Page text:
NATIONAL COLLEGE OF SCIENCE AND TECHNOLOGY Amafel Bldg. Aguinaldo Highway Dasmariñas City, Cavite Assignment # 2 AMPLITUDE MODULATION (Types of Amplitude Modulation) (Power in Amplitude Modulation) (Modulation Index)Pula, Rolando A. June 29,2011Communications 1 / BSECE 41A1 Score: Engr. Grace Ramones Instructor
Amplitude ModulationAmplitude modulation (AM) is a method of impressing data onto an alternating-current (AC)carrier waveform. The highest frequency of the modulating data is normally less than 10 percent ofthe carrier frequency. The instantaneous amplitude (overall signal power) varies depending on theinstantaneous amplitude of the modulating data.In AM, the carrier itself does not fluctuate in amplitude. Instead, the modulating data appears in theform of signal components at frequencies slightly higher and lower than that of the carrier. Thesecomponents are called sidebands. The lower sideband (LSB) appears at frequencies below thecarrier frequency; the upper sideband (USB) appears at frequencies above the carrier frequency.The LSB and USB are essentially "mirror images" of each other in a graph of signal amplitude versusfrequency, as shown in the illustration. The sideband power accounts for the variations in theoverall amplitude of the signal.When a carrier is amplitude-modulated with a pure sine wave, up to 1/3 (33percent) of the overallsignal power is contained in the sidebands. The other 2/3 of the signal power is contained in thecarrier, which does not contribute to the transfer of data. With a complex modulating signal such asvoice, video, or music, the sidebands generally contain 20 to 25 percent of the overall signal power;thus the carrier consumes75 to 80 percent of the power. This makes AM an inefficient mode. If anattempt is made to increase the modulating data input amplitude beyond these limits, the signalwill become distorted, and will occupy a much greater bandwidth than it should. This is called overmodulation, and can result in interference to signals on nearby frequencies.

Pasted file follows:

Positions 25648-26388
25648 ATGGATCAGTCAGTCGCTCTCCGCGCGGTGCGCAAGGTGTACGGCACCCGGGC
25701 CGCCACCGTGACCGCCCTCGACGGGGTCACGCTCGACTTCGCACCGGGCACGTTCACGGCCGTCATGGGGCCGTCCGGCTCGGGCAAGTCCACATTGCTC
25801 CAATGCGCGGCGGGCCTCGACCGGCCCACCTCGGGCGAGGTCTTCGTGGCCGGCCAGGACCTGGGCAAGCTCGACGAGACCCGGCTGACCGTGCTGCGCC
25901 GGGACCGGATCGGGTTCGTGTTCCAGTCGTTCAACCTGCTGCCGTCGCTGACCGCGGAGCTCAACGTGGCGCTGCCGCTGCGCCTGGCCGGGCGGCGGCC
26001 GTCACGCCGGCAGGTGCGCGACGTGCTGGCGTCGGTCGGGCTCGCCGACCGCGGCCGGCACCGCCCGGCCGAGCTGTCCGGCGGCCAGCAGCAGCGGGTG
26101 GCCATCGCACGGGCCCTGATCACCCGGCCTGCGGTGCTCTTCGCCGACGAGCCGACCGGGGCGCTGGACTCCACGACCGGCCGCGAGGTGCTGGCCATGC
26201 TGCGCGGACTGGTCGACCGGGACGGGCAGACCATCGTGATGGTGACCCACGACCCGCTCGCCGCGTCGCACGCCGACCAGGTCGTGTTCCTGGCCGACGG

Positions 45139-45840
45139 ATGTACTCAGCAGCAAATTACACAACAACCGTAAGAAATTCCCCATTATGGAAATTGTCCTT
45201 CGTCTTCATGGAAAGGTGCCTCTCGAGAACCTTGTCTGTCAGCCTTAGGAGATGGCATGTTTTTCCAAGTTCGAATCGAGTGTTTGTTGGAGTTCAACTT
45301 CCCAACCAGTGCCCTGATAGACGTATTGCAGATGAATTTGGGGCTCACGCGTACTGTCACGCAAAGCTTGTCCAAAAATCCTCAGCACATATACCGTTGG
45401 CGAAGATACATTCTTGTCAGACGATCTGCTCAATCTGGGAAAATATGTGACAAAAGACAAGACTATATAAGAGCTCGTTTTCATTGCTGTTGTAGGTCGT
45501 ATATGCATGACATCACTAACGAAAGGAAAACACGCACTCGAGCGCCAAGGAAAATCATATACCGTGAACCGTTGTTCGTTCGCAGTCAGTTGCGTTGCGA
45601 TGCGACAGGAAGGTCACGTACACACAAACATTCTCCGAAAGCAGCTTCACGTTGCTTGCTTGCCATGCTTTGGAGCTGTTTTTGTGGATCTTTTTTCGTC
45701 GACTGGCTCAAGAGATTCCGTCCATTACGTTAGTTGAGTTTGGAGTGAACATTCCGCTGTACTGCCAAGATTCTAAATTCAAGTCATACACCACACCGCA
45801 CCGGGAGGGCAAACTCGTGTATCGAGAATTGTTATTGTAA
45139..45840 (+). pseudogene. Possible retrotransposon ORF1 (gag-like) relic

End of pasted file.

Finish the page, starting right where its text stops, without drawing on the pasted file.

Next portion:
Modulation IndexIt can be defined as the measure of extent of amplitude variation about an unmodulated maximumcarrier. As with other modulation indices, in AM, this quantity, also called modulation depth,indicates by how much the modulated variable varies around its original level. For AM, it relates tothe variations in the carrier amplitude and is defined as:So if h = 0.5, the carrier amplitude varies by 50% above and below its unmodulated level, and for h= 1.0 it varies by 100%. To avoid distortion in the A3E transmission mode, modulation depthgreater than 100% must be avoided. Practical transmitter systems will usually incorporate somekind of limiter circuit, such as a VOGAD, to ensure this. However, AM demodulators can be designedto detect the inversion (or 180 degree phase reversal) that occurs when modulation exceeds 100%and automatically correct for this effect
Types of Amplitude Modulation In the frequency domain, amplitude modulation produces a signal with power concentratedat the carrier frequency and in two adjacent sidebands. Each sideband is equal in bandwidth to thatof the modulating signal and is a mirror image of the other. Amplitude modulation that results intwo sidebands and a carrier is often called double-sideband amplitude modulation (DSB-AM).Amplitude modulation is inefficient in terms of power usage. At least two-thirds of the power isconcentrated in the carrier signal, which carries no useful information (beyond the fact that a signalis present). To increase transmitter efficiency, the carrier can be removed (suppressed) from the AMsignal. This produces a reduced-carrier transmission or double-sideband suppressed-carrier(DSBSC) signal. A suppressed-carrier amplitude modulation scheme is three times more power-efficient than traditional DSB-AM. If the carrier is only partially suppressed, a double-sidebandreduced-carrier (DSBRC) signal results. DSBSC and DSBRC signals need their carrier to beregenerated (by a beat frequency oscillator, for instance) to be demodulated using conventionaltechniques. Improved bandwidth efficiency is achieved—at the expense of increased transmitter andreceiver complexity—by completely suppressing both the carrier and one of the sidebands. This issingle-sideband modulation, widely used in amateur radio due to its efficient use of both power andbandwidth. A simple form of AM often used for digital communications is on-off keying, a type ofamplitude-shift keying by which binary data is represented as the presence or absence of a carrierwave. This is commonly used at radio frequencies to transmit Morse code, referred to as continuouswave (CW) operation. Designation of the various types of amplitude modulation as follows:Designation DescriptionA3E double-sideband full-carrier - the basic AM modulation schemeR3E single-sideband reduced-carrierH3E single-sideband full-carrierJ3E single-sideband suppressed-carrierB8E independent-sideband emissionC3F vestigial-sidebandLincompex linked compressor and expander
Power in Amplitude Modulation In amplitude modulated (AM) systems, the modulation audio is applied to the radiofrequency carrier in such a way that the total power of the transmitted wave is made to vary inamplitude, in accordance or in sympathy with the power of the modulating audio. It is a popular misconception that in an amplitude modulated system the carrier power (incase the 1 MHz signal) is made to vary with the application of the modulated audio. Contrary to this, it is in fact the total wave power which varies in amplitude, and not thecarrier power. The carrier power in an amplitude modulated system remains constant.